13. A very thin book that I picked up mostly because of it's cover this one was a hidden treasure. O'Brian describes the intersecting stories of two female friends who are each caught up in their own unhappiness.

    14. I totally recommend this trilogy to whom whatever wants to know more about Ireland. Loved this last one, female power all over. And kudos to the irony of the book title, nothing related to the book story. Fabulous.

    15. Ιδιαίτερη γραφή, ιδιαίτερη οπτική, γοργός ρυθμός που άλλοτε σε παρασέρνει και άλλοτε σε κουράζει. Αρκετά καλό.

    16. The title is so ironic that it transcends irony, the ending makes perfect sense, and I am somewhat furious.

    17. Il mio voto non è per il singolo libro, ma per la trilogia. Mi sono innamorata del primo volume, di Kate Brady, un personaggio che in teoria ti fa storcere il naso: svampita, stordita, superficiale, egocentrica e nemmeno una persona allegra! Invece Edna ce la racconta con così tanta bravura che riusciamo a vedere anche la Kate sotterranea, e le vogliamo bene e Baba, da classica stronzetta egoista, cresce e si arricchisce di sfumature, fino al salto finale di quest ultimo libro, dove è addirit [...]

    18. Edna O'Brien's ironically-titled Girls in Their Married Bliss picks up a few years after The Lonely Girls, the second novel in her Country Girls trilogy. Kate and Baba are now both married and living in London, and for the first time Baba narrates a portion of the story in the cynical, wise-cracking voice one would expect from knowing her in the other two novels. Baba has married a loud, vulgar and rich builder named Frank, and Kate has married her older lover, Eugene, and borne him a son. Over [...]

    19. Chicas felizmente casadas es sin duda el título más irónico que se le podría haber ocurrido a la autora.Por fin conoceremos la voz de Baba, que es tan despreocupada y egocéntrica como suponíamos y en muchas ocasiones será desde su punto de vista desde el que conoceremos la suerte de Cathleen que ahora pasará a ser Kate.La inocencia ha desaparecido y llega el tiempo de la lucha, de encontrar marido, de sobrevivir y esta es la época más dura que pasarán nuestras protagonistas. Kate se h [...]

    20. The third and final volume of The Country Girls Trilogy - the saga of nice girl Kate and mean girl Baba - is easily my favorite. It starts with a bang as we leave Kate's first-person narration, which served us well for the first two volumes, for the caustic and often hilarious voice of Baba. From there on out we alternate between Baba's narration and a third person view of Kate's story. If you know anything about Edna O'Brien, I don't have to tell you that the "married bliss" of the title is sar [...]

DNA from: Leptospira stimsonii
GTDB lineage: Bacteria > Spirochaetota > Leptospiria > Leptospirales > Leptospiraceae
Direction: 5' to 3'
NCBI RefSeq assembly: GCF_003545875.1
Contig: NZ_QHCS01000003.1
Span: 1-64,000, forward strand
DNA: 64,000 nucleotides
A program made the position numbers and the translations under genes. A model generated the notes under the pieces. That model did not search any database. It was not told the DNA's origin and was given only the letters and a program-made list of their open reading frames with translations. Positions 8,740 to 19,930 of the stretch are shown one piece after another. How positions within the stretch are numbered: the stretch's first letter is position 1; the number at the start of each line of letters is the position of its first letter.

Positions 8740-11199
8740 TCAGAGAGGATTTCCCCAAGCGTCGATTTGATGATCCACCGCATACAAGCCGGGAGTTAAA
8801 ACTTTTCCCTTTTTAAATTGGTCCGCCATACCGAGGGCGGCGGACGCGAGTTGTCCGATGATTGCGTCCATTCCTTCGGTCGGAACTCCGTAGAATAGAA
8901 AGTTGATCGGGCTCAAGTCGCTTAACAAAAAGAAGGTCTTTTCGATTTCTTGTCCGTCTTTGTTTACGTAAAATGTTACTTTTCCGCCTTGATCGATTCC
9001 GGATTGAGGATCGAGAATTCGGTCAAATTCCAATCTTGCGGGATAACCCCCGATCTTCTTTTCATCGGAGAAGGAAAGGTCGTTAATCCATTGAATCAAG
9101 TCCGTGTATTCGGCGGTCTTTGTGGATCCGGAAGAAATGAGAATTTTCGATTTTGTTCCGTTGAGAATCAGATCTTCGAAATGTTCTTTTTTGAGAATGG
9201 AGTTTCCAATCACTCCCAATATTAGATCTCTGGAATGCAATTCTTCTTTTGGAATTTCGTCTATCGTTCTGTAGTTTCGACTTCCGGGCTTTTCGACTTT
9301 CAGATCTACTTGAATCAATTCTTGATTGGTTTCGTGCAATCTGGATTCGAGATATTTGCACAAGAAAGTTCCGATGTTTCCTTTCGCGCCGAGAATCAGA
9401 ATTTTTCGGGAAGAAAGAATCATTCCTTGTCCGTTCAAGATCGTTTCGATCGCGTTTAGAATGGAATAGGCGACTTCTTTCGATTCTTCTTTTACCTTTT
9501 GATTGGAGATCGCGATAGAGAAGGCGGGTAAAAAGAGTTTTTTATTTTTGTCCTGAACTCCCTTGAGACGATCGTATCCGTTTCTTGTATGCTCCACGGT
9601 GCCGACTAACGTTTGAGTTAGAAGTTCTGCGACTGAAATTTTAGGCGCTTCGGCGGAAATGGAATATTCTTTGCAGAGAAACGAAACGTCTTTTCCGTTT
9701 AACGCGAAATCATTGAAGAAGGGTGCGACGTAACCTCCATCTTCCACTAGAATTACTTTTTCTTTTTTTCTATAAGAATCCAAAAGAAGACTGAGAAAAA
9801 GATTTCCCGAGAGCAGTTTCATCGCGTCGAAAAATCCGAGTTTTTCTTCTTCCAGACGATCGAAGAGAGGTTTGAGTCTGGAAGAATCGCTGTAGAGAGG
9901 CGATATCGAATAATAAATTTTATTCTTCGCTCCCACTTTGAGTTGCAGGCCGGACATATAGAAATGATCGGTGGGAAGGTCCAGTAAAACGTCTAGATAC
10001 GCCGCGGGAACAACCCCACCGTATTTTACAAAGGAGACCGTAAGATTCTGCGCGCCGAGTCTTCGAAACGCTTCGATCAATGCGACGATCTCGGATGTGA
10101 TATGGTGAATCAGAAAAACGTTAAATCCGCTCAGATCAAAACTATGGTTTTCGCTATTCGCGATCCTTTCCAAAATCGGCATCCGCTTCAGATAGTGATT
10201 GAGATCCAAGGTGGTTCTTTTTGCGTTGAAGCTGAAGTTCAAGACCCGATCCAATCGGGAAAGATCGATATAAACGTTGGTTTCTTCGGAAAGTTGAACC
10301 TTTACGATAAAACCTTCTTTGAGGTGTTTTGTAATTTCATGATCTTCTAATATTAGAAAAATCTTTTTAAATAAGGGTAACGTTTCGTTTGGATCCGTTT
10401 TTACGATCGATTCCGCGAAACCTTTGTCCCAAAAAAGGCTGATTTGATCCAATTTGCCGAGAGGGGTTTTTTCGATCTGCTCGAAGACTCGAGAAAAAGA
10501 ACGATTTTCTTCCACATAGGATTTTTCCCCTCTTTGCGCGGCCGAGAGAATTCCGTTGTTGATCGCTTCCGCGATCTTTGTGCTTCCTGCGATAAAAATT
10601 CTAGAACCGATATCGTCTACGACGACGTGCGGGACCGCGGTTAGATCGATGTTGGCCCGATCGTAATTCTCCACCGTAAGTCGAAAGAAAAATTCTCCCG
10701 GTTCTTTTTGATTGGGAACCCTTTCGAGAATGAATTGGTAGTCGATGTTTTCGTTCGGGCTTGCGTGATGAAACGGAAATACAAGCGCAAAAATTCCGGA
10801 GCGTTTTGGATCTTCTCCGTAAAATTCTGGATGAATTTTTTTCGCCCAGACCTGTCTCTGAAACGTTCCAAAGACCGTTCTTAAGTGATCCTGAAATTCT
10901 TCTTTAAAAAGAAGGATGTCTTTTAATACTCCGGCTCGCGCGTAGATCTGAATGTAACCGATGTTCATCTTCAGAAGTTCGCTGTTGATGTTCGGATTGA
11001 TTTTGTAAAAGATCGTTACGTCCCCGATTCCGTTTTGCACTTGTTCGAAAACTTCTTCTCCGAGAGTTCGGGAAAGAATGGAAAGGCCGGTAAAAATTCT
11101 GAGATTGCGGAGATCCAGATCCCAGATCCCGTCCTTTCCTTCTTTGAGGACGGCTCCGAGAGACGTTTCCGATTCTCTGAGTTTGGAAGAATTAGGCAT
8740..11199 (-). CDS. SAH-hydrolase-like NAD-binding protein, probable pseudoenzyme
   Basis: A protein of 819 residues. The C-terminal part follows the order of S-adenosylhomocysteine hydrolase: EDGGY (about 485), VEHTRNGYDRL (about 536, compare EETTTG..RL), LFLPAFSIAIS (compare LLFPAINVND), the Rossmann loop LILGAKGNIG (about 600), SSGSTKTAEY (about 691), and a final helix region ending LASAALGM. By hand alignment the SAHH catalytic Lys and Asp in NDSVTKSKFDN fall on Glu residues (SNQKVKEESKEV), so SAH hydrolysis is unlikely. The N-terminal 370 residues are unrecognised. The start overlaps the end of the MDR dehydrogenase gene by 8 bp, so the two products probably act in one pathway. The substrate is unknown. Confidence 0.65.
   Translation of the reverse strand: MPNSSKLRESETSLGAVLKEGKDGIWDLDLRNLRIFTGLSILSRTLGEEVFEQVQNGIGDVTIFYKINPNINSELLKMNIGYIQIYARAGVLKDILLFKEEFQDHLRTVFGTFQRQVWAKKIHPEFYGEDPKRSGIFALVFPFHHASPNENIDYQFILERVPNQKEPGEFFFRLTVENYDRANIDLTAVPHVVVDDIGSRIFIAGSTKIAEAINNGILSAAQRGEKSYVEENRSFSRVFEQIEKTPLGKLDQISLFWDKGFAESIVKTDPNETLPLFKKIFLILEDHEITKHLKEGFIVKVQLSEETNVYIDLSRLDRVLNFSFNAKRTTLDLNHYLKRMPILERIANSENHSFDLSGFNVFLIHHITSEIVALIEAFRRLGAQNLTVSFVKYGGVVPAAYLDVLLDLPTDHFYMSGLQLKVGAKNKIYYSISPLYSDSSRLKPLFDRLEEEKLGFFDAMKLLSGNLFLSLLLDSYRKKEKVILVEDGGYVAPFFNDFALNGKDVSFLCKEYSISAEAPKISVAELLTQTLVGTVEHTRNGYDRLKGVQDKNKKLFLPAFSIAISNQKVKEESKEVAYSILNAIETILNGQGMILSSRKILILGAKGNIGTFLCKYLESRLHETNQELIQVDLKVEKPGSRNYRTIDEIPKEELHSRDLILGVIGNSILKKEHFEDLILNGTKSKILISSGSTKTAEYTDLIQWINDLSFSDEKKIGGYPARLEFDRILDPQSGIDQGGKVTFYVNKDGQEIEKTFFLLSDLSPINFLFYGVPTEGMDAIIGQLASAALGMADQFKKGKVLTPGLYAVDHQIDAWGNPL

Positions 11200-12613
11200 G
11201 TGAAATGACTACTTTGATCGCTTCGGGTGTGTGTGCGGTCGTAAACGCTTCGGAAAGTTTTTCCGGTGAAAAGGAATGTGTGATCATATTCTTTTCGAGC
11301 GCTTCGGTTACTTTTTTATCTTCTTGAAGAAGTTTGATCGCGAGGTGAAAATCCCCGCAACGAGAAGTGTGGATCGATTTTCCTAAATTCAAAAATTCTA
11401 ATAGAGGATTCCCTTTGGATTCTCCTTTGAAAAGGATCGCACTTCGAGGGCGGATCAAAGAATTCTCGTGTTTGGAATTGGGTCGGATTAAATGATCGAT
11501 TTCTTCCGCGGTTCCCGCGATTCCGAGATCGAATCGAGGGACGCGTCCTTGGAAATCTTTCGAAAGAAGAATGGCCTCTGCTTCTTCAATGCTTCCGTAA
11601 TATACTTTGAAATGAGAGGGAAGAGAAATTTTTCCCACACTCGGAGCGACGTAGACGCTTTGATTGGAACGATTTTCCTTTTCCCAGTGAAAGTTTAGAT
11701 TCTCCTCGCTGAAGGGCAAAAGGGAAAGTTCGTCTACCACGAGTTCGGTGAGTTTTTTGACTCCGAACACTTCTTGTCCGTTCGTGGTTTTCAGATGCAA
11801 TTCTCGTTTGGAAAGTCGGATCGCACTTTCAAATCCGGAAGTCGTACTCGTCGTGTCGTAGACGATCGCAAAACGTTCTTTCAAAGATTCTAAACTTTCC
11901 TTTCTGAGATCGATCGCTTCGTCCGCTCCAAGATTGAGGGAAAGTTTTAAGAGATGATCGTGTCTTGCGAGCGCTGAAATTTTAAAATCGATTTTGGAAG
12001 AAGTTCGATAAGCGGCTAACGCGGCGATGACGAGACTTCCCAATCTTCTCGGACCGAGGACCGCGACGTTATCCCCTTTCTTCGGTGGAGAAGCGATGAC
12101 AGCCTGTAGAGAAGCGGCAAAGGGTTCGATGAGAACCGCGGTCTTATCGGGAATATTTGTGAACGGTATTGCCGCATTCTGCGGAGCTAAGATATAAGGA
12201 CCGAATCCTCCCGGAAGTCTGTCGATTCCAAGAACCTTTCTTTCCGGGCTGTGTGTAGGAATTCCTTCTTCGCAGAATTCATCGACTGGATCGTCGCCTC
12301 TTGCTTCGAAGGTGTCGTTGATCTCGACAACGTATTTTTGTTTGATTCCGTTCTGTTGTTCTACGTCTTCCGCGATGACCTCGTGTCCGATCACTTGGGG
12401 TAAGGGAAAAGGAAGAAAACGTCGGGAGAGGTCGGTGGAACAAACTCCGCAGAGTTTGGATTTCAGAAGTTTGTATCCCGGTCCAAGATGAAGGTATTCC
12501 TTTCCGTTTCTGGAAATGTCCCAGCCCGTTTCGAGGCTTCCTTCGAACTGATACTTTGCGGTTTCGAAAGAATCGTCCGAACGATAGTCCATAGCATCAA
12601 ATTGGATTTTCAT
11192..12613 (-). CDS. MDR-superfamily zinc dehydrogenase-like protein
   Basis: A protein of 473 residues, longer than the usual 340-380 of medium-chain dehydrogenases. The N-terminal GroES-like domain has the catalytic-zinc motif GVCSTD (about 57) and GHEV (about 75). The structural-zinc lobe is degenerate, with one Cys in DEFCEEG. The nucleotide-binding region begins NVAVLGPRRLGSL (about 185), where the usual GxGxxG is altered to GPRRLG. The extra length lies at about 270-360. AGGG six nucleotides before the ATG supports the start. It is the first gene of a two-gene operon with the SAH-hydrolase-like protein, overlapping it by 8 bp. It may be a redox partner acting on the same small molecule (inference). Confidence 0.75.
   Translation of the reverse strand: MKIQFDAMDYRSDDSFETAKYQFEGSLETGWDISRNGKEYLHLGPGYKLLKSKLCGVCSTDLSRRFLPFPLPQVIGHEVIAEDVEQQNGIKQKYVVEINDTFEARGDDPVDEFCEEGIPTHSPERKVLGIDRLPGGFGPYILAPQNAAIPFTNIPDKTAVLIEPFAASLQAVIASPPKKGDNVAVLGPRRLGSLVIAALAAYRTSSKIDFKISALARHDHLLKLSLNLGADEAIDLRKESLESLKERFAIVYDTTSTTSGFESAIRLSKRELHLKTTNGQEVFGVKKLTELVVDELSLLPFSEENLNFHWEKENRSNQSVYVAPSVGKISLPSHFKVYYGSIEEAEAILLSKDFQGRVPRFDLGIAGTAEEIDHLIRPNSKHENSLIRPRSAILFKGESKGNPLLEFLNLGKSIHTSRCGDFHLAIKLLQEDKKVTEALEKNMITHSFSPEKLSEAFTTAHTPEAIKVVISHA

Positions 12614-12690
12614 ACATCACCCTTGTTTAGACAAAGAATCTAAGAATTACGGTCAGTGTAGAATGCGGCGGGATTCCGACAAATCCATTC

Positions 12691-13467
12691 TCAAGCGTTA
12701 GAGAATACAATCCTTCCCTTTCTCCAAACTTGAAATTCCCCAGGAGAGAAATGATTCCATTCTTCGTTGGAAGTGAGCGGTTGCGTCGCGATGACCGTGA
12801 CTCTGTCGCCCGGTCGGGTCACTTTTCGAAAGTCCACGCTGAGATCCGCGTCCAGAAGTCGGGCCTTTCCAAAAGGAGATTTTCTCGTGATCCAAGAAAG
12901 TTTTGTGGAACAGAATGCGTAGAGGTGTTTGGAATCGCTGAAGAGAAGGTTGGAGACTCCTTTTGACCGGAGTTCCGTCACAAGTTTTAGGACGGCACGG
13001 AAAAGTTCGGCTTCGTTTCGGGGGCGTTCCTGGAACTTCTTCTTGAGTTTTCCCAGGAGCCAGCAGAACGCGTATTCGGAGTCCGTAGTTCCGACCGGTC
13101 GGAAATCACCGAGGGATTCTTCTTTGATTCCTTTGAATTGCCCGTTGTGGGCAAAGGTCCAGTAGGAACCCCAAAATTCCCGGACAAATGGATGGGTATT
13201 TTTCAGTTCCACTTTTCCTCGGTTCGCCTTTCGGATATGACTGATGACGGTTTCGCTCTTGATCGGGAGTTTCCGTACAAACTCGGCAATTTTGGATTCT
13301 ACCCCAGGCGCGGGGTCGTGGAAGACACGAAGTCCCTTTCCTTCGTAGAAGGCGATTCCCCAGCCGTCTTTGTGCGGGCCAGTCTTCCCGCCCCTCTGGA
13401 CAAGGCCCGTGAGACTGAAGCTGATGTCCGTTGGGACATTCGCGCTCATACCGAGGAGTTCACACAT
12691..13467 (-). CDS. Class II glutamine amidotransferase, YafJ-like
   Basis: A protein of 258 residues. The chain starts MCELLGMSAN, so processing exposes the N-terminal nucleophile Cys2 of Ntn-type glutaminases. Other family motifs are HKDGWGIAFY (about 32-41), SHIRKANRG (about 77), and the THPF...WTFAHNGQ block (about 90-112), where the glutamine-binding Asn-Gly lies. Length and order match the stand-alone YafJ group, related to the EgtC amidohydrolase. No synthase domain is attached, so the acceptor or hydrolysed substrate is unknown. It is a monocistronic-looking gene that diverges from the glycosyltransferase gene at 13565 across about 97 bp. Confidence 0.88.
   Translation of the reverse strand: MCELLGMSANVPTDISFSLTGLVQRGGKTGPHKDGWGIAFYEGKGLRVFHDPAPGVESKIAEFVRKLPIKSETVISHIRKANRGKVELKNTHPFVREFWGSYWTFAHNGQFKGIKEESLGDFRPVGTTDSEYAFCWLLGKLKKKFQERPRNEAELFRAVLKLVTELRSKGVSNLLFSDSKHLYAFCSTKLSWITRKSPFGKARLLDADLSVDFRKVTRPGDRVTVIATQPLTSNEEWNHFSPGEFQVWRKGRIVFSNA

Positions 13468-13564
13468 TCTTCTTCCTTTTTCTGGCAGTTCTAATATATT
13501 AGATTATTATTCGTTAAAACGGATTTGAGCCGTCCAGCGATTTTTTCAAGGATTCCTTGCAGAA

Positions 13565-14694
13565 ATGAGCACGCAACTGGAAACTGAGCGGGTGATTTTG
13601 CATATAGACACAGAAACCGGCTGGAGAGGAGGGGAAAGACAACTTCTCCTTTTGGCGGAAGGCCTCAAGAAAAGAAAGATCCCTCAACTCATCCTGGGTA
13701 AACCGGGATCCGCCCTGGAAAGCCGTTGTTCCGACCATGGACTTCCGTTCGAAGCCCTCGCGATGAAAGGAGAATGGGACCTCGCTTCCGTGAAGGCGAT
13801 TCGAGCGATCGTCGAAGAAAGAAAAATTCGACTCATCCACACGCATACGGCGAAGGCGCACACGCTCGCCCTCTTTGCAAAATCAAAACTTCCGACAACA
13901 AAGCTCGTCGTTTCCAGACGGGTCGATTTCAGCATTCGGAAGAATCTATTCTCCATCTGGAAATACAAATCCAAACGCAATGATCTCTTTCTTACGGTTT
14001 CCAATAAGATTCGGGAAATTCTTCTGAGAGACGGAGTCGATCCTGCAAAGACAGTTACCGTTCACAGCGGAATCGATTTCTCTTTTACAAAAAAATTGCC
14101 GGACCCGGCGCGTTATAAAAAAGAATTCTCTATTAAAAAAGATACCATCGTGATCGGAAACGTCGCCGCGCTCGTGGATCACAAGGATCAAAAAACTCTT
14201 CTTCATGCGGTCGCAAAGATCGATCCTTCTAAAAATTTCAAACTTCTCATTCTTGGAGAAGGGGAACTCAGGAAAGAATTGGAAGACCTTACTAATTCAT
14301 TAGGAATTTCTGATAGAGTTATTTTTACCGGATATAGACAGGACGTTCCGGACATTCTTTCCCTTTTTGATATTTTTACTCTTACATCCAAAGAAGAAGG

21. La O'Brien è grandissima nell'impastare le vite di Kate e Baba (che i lettori della trilogia conoscono sin dall'infanzia) con tutti gli ingredienti dell'infelicità al femminile: la ricerca affannosa dell'amore romantico, cieca anche di fronte alle evidenze più impietose; la dipendenza materiale da un marito che si disprezza e si subisce con uguale disinvoltura; la facilità con cui si ammanta un uomo di aspettative stereotipate, al punto da non imparare a conoscerlo; l'incapacità di trovare [...]

    22. Es lo primero que leo de esta autora, y me gusto, sobre todo esa mirada sincera con que desnuda lo fácil que es casarse sin amor, buscar el amor sin encontrarlo, y como cada mujer es distinta, ambientada en los 50; década del siglo pasado que tiene algo de emblemática al ser siempre un punto de quiebre en cuanto al papel de la mujer, donde empiezan a plantearse dudas existenciales, preguntándose si ser madre y esposa es realmente el único camino a seguir, y sobre todo un tema más complejo [...]

    23. It took a lot to finally settle on two stars, because it's hard to say that I really liked Girls in Their Married Bliss. It was a harsh look at married life, and wholly pessimistic, but there was a little beauty in that honesty. The stories of the two women weren't particularly unique and showed more than anything their selfish natures and the bitter way they treated everyone around them. Edna O'Brien is without a doubt a fantastic writer, but I don't know that I can say I enjoyed the story she [...]

    24. "Girls in Their Married Bliss" is the final novel of "The Country Girls Trilogy." Even before turning to chapter one, anyone who's read about Kate and Baba in the first two novels will know that the title has to be ironic. In following their lives in London trying to find happiness in shallow marriages, Edna O'Brien compels the reader to feel sympathetic yet impatient with their choices."The Country Girls Trilogy" is a sad, honest look at how the influences of parents, church and state in Irelan [...]

    25. What's different in the 3rd book in the trilogy is that, from time to time, the point of view shifts from that of Kate to that of Baba (who has become a bit more likable). Kate is no less a sniveling child in this book than in the other two; she is older yet no more emotionally mature. Still shaking and crying. Still tiresome. She can't even keep track of her son's lost tooth even though it supposedly meant so much to her. No spoiler alert, but I was not sorry for the way the story deals with he [...]

    26. Well, last of the Country Girls trilogy. I just don't know. Meaningful, but depressing. Like with Lantern Slides, it reminds me that I have heard Irish authors are like this. I just don't know that it adds anything new to my internal worldview, which would have been some justification for me to read depressing material. But perhaps to many this does open their eyes to how it might be in another person's shoes, particularly a young woman from modest Irish background during the WW era.

    27. Riesco a fare solo recensioni negative, io, mentre con i libri che mi piacciono tanto non riesco a dire niente. Quest'ultimo capitolo della trilogia è in linea con gli altri due: triste come sanno essere tristi solo alcuni libri irlandesi (Paddy Clarke, Le ceneri di Angela).L'epilogo, scritto molti anni dopo, varrebbe da solo tutta la storia. Insomma, da leggere assolutamente. E non vedo l'ora di trovarlo da comprare. poisononatofesso.wordpress/